If we look at the first reading today, the passage from the Acts of the Apostles, we find that Jesus has told his disciples that he will be leaving them, and then he ordered them to wait in Jerusalem for the promise from the Father. He tells them that they will be baptized by the Holy Spirit not many days from now. Or, in other words, sometime soon. Just wait.

Jesus didn’t give them the day it would happen. We know that it happened on the Feast of Pentecost, but during these days after Jesus’ Ascension and before the Feast of Pentecost, the disciples could only wait. 

They waited without knowing when they would be baptized with the Holy Spirit. They waited without knowing when their hopes and dreams for Israel might be realized. They waited without knowing even how those hopes and dreams might come about.

And what was Jesus’ response?

Jesus tells them, “It is not for you to know the times or periods that the Father has set by his own authority.” In other words, wait, because God has set things in motion. You don’t need to know when or where or even how things will happen, because God has it in control. 

But Jesus did tell his disciples one thing, and that was that when the Holy Spirit had come upon them, that they would be his  “witnesses in Jerusalem, in all Judea and Samaria, and to the ends of the earth.” And then he ascended into heaven on a cloud.

And so they waited, knowing only that they would be Christ’s witnesses to the ends of the earth. That is all they knew for certain. The only clear answer they had was that they would be Christ’s witnesses. Everything else was a mystery.

You may see the way this church is structured. When you walk in, your eyes are immediately drawn to the front of the church, where the altar stands, and behind which is a cross. There’s a distinct flow of our visual energy from where we come in toward this space at the front of the church. It gives us a sense that this must be important.

Because the Eucharist was the primary focus of the church, the structures grew up to emphasize the elements at the table, and bigger and bigger churches were constructed that had the same general structure. The altars were elevated, and the area around the altar was closed off, and only the liturgical assembly – bishops, priests, deacons – were allowed near the altar. These changes in structure were intended to instill a sense of awe and wonder, to provide those attending the ability to experience the high and lofty sense of God, to emphasize the singing and music, and to draw people’s hearts and minds toward heaven.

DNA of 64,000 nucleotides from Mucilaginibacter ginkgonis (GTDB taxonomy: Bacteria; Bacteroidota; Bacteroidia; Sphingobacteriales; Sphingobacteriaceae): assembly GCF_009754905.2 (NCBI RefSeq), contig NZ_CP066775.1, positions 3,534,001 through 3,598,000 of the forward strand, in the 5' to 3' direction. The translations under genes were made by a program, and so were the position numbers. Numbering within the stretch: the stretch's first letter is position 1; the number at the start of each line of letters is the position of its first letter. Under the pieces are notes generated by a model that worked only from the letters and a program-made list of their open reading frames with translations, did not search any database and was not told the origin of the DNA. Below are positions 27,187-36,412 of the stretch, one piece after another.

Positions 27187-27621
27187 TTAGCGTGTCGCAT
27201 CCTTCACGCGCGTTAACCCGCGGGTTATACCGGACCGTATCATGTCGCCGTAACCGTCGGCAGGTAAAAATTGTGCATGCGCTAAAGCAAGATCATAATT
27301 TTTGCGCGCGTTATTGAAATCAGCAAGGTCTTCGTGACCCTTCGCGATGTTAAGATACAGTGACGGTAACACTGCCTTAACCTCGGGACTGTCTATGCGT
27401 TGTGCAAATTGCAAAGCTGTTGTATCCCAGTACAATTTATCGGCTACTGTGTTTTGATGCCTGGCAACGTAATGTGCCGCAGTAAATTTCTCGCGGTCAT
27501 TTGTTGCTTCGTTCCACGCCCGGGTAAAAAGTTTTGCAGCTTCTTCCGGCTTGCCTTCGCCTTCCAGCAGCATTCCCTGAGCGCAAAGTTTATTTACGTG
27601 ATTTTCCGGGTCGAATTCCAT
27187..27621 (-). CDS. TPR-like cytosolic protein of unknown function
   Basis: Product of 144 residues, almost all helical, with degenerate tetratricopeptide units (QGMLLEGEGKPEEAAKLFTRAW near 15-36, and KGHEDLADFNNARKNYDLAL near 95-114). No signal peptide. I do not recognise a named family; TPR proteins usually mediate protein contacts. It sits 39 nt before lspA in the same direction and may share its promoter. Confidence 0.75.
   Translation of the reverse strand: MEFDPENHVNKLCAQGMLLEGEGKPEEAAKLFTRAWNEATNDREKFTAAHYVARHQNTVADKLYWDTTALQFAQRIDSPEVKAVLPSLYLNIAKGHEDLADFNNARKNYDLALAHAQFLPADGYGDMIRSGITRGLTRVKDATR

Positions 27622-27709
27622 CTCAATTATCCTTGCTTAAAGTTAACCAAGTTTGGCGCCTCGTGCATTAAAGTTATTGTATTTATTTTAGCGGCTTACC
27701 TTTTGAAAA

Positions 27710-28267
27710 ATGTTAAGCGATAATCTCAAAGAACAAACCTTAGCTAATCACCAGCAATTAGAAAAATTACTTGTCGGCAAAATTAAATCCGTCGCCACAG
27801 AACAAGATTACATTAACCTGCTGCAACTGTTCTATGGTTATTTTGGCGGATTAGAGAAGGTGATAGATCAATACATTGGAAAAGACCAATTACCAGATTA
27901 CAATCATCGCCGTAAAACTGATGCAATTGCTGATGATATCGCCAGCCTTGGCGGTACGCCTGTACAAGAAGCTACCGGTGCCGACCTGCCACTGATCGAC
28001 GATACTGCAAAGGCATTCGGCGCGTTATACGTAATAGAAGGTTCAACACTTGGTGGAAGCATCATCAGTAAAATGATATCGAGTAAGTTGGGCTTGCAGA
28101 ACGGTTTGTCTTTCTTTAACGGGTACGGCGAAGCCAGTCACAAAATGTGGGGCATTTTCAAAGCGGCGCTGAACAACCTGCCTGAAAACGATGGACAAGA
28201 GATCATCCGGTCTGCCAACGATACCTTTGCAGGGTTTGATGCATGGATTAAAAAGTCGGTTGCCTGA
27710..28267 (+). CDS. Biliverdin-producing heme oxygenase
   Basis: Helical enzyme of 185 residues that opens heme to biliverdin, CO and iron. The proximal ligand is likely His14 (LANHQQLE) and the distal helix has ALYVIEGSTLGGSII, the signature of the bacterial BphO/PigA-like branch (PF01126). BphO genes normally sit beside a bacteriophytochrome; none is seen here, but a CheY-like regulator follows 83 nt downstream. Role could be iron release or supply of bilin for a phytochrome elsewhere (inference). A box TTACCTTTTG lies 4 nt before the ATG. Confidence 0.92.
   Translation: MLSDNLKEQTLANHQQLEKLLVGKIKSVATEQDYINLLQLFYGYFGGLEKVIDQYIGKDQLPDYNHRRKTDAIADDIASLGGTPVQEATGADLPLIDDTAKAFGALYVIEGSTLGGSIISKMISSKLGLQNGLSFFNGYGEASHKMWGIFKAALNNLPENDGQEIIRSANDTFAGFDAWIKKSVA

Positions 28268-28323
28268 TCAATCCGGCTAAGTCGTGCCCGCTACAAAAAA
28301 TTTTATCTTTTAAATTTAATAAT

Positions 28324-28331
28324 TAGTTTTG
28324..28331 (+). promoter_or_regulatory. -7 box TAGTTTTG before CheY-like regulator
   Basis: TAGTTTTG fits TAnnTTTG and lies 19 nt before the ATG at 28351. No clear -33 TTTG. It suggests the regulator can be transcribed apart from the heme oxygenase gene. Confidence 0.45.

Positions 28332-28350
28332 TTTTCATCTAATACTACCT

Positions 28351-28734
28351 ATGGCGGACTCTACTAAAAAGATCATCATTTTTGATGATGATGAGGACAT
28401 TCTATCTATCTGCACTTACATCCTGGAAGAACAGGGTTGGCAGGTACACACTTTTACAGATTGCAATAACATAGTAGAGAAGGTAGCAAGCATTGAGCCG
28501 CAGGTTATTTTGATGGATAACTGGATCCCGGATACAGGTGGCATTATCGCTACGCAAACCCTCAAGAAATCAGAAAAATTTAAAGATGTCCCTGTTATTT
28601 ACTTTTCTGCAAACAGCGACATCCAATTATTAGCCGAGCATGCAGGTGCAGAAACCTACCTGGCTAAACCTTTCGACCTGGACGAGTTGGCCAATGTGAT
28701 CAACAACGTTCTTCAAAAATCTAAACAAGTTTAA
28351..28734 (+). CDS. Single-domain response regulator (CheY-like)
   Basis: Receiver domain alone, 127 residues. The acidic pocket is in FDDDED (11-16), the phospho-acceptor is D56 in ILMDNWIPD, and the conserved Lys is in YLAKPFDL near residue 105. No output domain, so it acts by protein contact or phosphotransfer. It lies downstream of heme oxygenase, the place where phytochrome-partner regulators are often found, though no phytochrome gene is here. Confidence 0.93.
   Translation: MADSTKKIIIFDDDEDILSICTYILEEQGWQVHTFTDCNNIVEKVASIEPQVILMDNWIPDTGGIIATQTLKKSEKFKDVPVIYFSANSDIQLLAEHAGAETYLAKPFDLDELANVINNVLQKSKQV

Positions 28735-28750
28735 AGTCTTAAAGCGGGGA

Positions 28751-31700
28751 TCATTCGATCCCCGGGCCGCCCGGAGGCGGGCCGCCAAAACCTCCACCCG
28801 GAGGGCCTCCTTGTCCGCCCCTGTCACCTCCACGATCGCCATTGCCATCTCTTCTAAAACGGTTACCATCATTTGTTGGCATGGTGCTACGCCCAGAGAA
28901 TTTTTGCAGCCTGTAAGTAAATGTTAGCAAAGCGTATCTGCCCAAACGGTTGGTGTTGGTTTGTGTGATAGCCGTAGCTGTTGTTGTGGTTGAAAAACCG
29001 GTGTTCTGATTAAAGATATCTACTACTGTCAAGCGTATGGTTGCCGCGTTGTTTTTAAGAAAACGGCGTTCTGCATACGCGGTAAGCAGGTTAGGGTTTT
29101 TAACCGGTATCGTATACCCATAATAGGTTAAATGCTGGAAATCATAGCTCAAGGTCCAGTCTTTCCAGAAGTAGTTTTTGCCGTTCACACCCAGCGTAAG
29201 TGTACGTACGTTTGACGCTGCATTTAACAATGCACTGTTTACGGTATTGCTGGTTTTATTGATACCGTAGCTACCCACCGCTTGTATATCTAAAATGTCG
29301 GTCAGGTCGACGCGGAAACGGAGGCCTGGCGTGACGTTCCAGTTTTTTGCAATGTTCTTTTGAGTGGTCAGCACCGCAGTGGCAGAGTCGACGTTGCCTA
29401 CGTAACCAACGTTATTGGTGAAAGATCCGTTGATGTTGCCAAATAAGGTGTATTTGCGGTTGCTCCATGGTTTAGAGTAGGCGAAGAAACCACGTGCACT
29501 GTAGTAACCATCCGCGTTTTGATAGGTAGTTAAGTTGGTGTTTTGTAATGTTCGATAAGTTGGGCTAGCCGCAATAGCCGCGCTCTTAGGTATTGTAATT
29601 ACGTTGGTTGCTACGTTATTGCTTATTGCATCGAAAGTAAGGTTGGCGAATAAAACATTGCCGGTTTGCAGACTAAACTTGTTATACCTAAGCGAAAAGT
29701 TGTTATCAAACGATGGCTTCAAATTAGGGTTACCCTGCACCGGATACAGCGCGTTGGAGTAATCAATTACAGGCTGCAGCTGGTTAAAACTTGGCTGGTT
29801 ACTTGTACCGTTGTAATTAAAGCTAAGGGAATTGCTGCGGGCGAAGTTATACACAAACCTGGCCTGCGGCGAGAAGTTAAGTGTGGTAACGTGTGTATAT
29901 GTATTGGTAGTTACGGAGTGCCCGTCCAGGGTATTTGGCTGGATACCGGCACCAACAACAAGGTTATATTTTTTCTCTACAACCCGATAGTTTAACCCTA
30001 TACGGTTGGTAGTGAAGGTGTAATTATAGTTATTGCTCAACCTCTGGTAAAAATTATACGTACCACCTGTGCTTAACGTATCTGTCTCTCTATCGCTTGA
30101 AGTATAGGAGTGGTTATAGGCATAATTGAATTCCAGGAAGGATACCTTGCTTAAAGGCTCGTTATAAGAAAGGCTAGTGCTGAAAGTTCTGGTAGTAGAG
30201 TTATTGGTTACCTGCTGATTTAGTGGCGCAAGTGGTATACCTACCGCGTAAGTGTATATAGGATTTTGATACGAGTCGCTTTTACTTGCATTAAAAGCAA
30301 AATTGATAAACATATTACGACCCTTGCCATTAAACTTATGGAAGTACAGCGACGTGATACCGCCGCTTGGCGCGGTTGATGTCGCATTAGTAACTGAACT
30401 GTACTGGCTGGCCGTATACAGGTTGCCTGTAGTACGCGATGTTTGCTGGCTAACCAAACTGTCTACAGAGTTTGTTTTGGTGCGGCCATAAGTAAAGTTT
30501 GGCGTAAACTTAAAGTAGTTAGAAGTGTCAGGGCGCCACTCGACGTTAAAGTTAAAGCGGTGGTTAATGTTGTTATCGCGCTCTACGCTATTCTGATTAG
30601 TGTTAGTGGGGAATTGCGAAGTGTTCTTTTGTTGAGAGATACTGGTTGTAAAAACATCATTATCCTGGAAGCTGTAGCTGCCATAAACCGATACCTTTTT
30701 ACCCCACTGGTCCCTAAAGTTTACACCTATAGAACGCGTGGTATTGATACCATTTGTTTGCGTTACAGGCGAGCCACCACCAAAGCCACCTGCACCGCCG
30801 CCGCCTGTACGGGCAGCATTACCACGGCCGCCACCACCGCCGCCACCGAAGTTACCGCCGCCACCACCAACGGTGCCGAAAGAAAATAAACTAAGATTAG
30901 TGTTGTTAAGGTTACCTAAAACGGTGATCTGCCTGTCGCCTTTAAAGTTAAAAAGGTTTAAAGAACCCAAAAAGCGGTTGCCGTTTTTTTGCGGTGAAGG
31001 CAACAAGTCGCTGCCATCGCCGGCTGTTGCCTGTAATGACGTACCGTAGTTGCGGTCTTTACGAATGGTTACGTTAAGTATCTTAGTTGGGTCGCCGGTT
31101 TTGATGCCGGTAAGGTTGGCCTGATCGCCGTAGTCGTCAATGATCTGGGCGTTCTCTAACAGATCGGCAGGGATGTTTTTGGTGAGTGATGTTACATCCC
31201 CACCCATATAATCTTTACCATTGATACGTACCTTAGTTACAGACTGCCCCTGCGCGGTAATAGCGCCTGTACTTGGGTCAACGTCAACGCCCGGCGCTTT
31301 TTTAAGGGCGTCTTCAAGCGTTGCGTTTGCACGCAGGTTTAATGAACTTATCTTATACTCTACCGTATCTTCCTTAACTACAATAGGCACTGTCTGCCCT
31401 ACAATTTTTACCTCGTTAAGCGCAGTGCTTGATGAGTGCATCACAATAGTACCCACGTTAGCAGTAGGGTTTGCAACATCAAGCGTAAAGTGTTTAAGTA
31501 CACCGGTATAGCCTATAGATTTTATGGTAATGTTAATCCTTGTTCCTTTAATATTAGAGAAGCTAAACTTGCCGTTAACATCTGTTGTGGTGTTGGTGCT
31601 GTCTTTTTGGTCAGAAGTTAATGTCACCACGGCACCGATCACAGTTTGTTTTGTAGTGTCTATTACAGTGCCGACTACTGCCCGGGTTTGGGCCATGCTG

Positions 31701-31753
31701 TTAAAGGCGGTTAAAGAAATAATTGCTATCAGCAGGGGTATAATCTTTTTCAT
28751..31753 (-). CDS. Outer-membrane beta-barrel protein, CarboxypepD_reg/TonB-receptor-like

And these construction elements certainly helped to do that.

There was an unfortunate side-effect of that sort of building structure, however. By elevating the altar, and closing off the space around it – and especially in some older churches, elevating the pulpit from which the clergy preached – people tended to also elevate the work of the bishops, priests, and deacons since they were the only ones who were allowed near this altar. This made people consider them “mysterious” and somehow “special” and that the clergy were the only ones who were allowed to do any sort of ministry. In short, it managed to make people think that bishops, priests, and deacons were somehow “set above” the rest of the congregation, rather than “set apart” for a particular ministry.

Granted, there were a fair number of bishops and priests throughout history who really pushed that idea, because they enjoyed the trappings of power and prestige that came with that sort of thinking. But this idea is false: bishops, priests and deacons are not “set above” or “more sacred” than any other person in attendance, and they are certainly not the only ones capable of ministry. They are simply “set apart” for a particular task within the church, which is the body of Christ.

Hold that thought. We’ll come back to it in a moment.

The context for today’s Gospel reading is that Jesus is praying to the Father. This prayer is often called “The Farewell Prayer” because Jesus prays it in front of his disciples as part of the Last Supper, just before he is crucified.

Beginning with verse 13, Jesus says to God:

I am coming to you, and I speak these things in the world so that they may have my joy made complete in themselves. I have given them your word, and the world has hated them because they do not belong to the world, just as I do not belong to the world. I am not asking you to take them out of the world, but I ask you to protect them from the evil one. They do not belong to the world, just as I do not belong to the world. Sanctify them in the truth; your word is truth. As you have sent me into the world, so I have sent them into the world

“I have sent them into the world.”

Remember the first reading? When the Holy Spirit comes, it says, the Disciples will be Jesus’ witnesses to the ends of the world. It would happen when the Disciples received the Holy Spirit. After the Holy Spirit comes, then the disciples would be Jesus’ witnesses in the world.